The sharp peak in the conductivity spectra in Fig. 2b indicates a narrow linewidth proportional to the effective scattering rate 1/τ(ω), that is, the imaginary part of the self-energy Σ2(ω). A standard extended Drude analysis using the self-energy (Methods) produces a frequency-dependent scattering rate 1/τ(ω), which is consistent with the existence of residual fluctuations after the THz quench that is different from equilibrium. As shown in Fig. 2d, 1/τ(ω) decreases towards zero almost linearly with ω at ω → 0, at the expense of enhanced scattering above 2ΔSC, for example, seen for both a strong (E5) and a partial (E2) SC quench. In comparison, Fig. 2e shows that, in equilibrium, 1/τ(ω) at T > Tc (18 K, grey circles) remains fairly constant and converges to the elastic impurity scattering 1/τimp ≈ 7.7 meV ≈ 2Δ SC , whereas for T < Tc, the 1/τ(ω) spectra clearly reveal zero scattering below 2ΔSC. Following the THz quantum quench, vanishing 1/τ(ω) at ω → 0 is significantly lower than the 1/τimp. Therefore, these differences from the normal state indicate that the THz light-tuning scheme reveals the emergence of a gapless quantum QP fluid.

Figure 3 reveals a photoexcitation threshold for relaxation slowdown, that is, a prethermalized plateau temporal behaviour above Eth = 256 kV cm–1 that corroborates the transition to the persisting QP quantum phase \(\left|{\psi }_{{\rm{Plateau}}}\right\rangle\) at E4E6. This is clearly seen in the detailed pump-fluence dependence of ΔE/E0 as a function of time delay, shown in Fig. 3a on a logarithmic scale at T = 4.1 K. At a low quench field, ETHz < Eth, we observe a smooth picosecond condensate recovery with a relaxation time τfast ≈ 0.6 ns. This is typical for SC recovery due to QP decay, as seen, for example, in the 27 kV cm–1 and 120 kV cm–1 traces in Fig. 3a. This is corroborated by the detailed time evolution of Δσ2 up to 1,000 ps (Fig. 3a, inset) shown for E2. In contrast, at high quench fields, ETHz > Eth, in which Δns/ns saturates to its minimum (or zero) value (Fig. 2a), a much longer many-nanosecond quasi-steady temporal regime emerges and dominates the out-of-equilibrium dynamics. This is witnessed, for example, by an order of magnitude longer relaxation time τslow ≈ 7 ns in the 445 kV cm–1 (red line) and 620 kV cm–1 (black line) traces in Fig. 3a. The 1/ω divergence in the postquench, non-equilibrium σ2(ω) (Fig. 3c) has already changed markedly at Δtpp = 12 ps as compared to Δtpp = −10 ps, and persists at very long times, for example, 500 ps and 1,000 ps, with very little recovery to the initial SC state (inset). These gapless quantum states still exhibit the coherent transport (Fig. 2b) with vanishing scattering (Fig. 3e), distinct from the normal states. In addition, the dynamics is markedly faster above Tc, which again indicates the distinct difference between the driven quantum-phase evolution and normal state thermalization. For a normal state quench at 620 kV cm–1, σ2(ω) has mostly recovered to its ground state behaviour in the 1,000 ps trace in Fig. 3d, indicative of a short ΔE/E0 decay constant of ~0.6 ns (inset). This energy relaxation τth is comparable to the thermalization time observed for the optical pump (Fig. 2c). Figure 3b summarizes the characteristic timescales extracted and distinguishes their different physical origins from the initial coherent oscillations (green) to the SC recovery (black) and QP thermalization (blue), which exhibit much shorter times than the lifetime of the prethermalized plateau state (red).

To highlight the correlation physics in the gapless \(\left|{\psi }_{{\rm{Plateau}}}\right\rangle\), we compare in Fig. 3e the 1/τ(ω) at T = 4.1 K versus T = 18 K for various time delays Δtpp = 12 ps, 500 ps and 1,000 ps at E6 = 620 kV cm–1. Interestingly, besides their different ω dependence discussed above, the 1/τ(ω) spectra of these postquench states exhibit a sharp isosbestic point at a frequency of ωc ≈ 2ΔSC. This frequency marks the crossing from a suppressed to an enhanced scattering and exhibits very little shift for a wide range of time delays measured up to 1,000 ps (vertical dashed line in Fig. 3e). The formation of an isosbestic point as a function of time delay represents a hallmark for correlated state build-up and signifies a memory of hidden correlation gaps that manifests as a transient spectral weight transfer from higher to lower frequencies. For example, the 1,000 ps 1/τ(ω) spectra retain memory of a nearly linear frequency dependence and the emergent correlation gap with no apparent relaxation to either the normal (grey circles in Fig. 3e) or the initial SC state behaviour (grey rectangles in the bottom panel of Fig. 3e). Such very weak time dependence of spectral redistribution in the prethermalization \(\left|{\psi }_{{\rm{Plateau}}}\right\rangle\) differs strongly from the quench experiment at 18 K, which leads to a largely frequency-independent 1/τ(ω) (grey circles in Fig. 3e), always greater than 1/τimp, and to a full relaxation before 1,000 ps.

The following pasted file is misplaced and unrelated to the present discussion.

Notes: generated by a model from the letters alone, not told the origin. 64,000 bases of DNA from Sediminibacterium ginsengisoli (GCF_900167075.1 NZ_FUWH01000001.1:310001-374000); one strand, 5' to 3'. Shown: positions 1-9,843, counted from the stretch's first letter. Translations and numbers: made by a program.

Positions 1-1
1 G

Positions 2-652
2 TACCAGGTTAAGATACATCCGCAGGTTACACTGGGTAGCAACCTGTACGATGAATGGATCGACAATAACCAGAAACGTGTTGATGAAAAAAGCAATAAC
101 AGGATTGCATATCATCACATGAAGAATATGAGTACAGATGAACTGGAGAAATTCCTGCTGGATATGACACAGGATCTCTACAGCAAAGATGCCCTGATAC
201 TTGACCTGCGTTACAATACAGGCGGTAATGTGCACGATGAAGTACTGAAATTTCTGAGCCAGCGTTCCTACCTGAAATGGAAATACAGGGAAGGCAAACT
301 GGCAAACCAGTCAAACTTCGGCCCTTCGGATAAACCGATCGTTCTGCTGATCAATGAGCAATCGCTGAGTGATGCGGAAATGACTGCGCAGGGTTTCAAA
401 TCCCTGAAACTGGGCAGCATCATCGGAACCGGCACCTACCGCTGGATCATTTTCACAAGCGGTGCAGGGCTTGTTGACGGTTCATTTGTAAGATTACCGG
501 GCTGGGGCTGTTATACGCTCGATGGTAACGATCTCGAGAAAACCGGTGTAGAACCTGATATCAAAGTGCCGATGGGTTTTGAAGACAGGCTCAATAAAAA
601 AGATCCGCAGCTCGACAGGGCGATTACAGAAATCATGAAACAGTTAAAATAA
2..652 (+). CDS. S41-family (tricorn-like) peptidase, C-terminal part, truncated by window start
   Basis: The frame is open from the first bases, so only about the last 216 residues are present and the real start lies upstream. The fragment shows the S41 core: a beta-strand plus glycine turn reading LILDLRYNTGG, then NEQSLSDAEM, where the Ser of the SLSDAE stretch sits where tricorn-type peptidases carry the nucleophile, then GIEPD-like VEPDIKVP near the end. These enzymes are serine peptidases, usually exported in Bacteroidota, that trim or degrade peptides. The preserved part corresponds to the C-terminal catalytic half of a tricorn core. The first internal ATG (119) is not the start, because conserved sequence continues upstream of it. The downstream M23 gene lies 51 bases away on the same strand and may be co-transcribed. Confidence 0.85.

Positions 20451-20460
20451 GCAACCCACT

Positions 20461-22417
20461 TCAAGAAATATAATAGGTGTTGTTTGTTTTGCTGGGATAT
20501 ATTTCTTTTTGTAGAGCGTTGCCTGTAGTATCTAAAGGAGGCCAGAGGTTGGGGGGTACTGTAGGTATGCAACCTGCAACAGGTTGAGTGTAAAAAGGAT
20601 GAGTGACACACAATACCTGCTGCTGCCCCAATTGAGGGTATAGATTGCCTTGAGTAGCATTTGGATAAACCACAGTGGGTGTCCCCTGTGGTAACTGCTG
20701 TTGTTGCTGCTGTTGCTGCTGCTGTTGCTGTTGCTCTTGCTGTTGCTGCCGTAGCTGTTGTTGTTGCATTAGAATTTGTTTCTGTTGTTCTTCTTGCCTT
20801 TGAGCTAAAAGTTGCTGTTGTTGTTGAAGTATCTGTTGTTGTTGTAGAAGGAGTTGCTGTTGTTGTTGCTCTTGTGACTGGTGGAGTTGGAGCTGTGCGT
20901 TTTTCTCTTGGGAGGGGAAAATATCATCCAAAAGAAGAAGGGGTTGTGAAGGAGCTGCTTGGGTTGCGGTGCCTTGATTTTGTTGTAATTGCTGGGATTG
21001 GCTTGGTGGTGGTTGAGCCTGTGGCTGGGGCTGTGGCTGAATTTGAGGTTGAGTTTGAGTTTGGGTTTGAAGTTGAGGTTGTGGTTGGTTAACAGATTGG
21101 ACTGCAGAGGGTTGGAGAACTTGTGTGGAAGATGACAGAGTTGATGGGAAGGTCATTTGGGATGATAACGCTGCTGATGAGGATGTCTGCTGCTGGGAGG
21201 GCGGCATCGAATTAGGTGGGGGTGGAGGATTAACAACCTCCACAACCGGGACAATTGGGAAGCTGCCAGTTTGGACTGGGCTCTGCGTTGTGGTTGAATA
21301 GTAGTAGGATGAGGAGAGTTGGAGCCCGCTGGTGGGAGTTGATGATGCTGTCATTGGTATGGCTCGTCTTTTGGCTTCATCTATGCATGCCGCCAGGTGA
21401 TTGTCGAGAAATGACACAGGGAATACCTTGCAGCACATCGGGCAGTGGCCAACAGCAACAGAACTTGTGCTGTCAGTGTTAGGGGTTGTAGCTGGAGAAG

The observation of an additional spectral weight near EF in the hidden \(\left|{\psi }_{{\rm{Plateau}}}\right\rangle\) as compared to the normal state (Fig. 2b) indicates that the equilibrium condensate nsδ(ω) at ω = 0 did not come exclusively from the spectral weight (W) at ω ≤ 2ΔSC but also involved a larger competing gap ΔW > ΔSC. Bilbro and McMillan20 introduced a mean-field model to predict the coexistence of a CDW-like order and SC in the ground state of Nb3Sn, which is driven by strong electron–phonon coupling. This coexistence results in a correlation energy gap that varies between different regions in k-space20. Here we use this model to demonstrate the emergence of additional gapless excitations after the decrease of ΔW(t) that accompanies the THz quench of ΔSC(t). A σ1 peak at low frequencies is then formed by transferring the spectral weight from higher frequencies (Supplementary Information). Even a relatively small (~10%) laser-induced decrease of ΔW(t) in a low T transient state with ΔSC = 0 leads to a coherent peak in σ1(ω) for a suppressed scattering rate 1/τ(ω) (Fig. 4a–c) and a partially gapped Fermi surface with regions of gapless excitations (shaded area in Fig. 4e,f). For example, for ΔW(t) = 0.8ΔW,0 (Fig. 4c) and 0.9ΔW,0 (Fig. 4b), σ1 develops a sharp peak at low frequencies (Fig. 4e,f) that is absent for the equilibrium ΔW,0 ≈ 40 meV (ref. 22) (Fig. 4d). The emergence of such a peak when (ΔW(t) < ΔW,0, ΔSC(t) = 0) in a transient state with suppressed scattering is consistent with our experimental observation (Fig. 2b). This calculation suggests that our observed additional spectral weight and low-frequency coherent peak could arise from a THz-quench-induced decrease in a competing order parameter and/or the partial k-dependent Fermi surface that gap together with a suppressed 1/τ(ω).